About Daisy

Daisy Luther is a coffee-swigging, adventure-seeking, globe-trotting blogger. She is the founder and publisher of three websites.  1) The Organic Prepper, which is about current events, preparedness, self-reliance, and the pursuit of liberty; 2)  The Frugalite, a website with thrifty tips and solutions to help people get a handle on their personal finances without feeling deprived; and 3) PreppersDailyNews.com, an aggregate site where you can find links to all the most important news for those who wish to be prepared. Her work is widely republished across alternative media and she has appeared in many interviews.

Daisy is the best-selling author of 5 traditionally published books, 12 self-published books, and runs a small digital publishing company with PDF guides, printables, and courses at SelfRelianceand Survival.com You can find her on FacebookPinterest, Gab, MeWe, Parler, Instagram, and Twitter.

Daisy Luther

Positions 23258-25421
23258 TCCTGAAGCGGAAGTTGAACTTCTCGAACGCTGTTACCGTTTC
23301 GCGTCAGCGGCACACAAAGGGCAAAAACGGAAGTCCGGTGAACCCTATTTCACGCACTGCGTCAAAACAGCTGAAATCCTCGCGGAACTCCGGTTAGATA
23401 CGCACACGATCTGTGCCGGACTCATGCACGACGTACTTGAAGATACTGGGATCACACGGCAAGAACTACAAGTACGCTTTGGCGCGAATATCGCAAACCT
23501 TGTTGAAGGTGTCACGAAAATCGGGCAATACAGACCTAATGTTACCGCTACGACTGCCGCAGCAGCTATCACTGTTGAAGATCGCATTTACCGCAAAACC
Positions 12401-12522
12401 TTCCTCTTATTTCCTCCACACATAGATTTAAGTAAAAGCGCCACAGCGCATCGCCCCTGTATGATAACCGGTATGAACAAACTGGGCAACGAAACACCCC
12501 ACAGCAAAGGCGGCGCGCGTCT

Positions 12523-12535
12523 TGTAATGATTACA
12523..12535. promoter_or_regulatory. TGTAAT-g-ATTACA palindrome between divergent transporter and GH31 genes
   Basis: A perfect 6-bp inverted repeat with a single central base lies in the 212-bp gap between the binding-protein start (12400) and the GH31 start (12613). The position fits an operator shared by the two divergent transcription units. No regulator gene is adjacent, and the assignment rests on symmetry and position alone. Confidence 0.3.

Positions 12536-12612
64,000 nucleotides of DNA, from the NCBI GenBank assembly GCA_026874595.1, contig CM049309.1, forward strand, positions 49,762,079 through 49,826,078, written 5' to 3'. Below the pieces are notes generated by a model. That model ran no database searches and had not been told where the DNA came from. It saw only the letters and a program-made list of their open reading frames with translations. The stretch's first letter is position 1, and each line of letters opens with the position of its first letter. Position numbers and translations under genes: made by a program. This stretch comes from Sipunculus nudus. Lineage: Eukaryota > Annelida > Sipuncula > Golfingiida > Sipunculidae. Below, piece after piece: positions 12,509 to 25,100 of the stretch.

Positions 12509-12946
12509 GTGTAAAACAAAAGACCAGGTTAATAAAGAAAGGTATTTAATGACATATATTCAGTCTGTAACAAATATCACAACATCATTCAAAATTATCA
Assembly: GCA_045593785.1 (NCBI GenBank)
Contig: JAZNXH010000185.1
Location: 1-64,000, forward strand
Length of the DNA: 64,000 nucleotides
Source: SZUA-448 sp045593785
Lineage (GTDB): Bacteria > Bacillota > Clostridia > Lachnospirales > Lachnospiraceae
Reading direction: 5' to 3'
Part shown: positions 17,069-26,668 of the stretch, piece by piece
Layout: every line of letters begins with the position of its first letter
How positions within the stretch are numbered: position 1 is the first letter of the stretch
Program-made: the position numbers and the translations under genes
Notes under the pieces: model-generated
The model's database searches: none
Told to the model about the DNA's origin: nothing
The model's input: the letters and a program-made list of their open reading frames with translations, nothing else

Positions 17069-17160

Daisy Luther

Daisy Luther is a coffee-swigging, globe-trotting blogger. She is the founder and publisher of three websites.  1) The Organic Prepper, which is about current events, preparedness, self-reliance, and the pursuit of liberty on her website, 2)  The Frugalite, a website with thrifty tips and solutions to help people get a handle on their personal finances without feeling deprived, and 3) PreppersDailyNews.com, an aggregate site where you can find links to all the most important news for those who wish to be prepared. She is widely republished across alternative media and  Daisy is the best-selling author of 5 traditionally published books and runs a small digital publishing company with PDF guides, printables, and courses. You can find her on FacebookPinterest, Gab, MeWe, Parler, Instagram, and Twitter.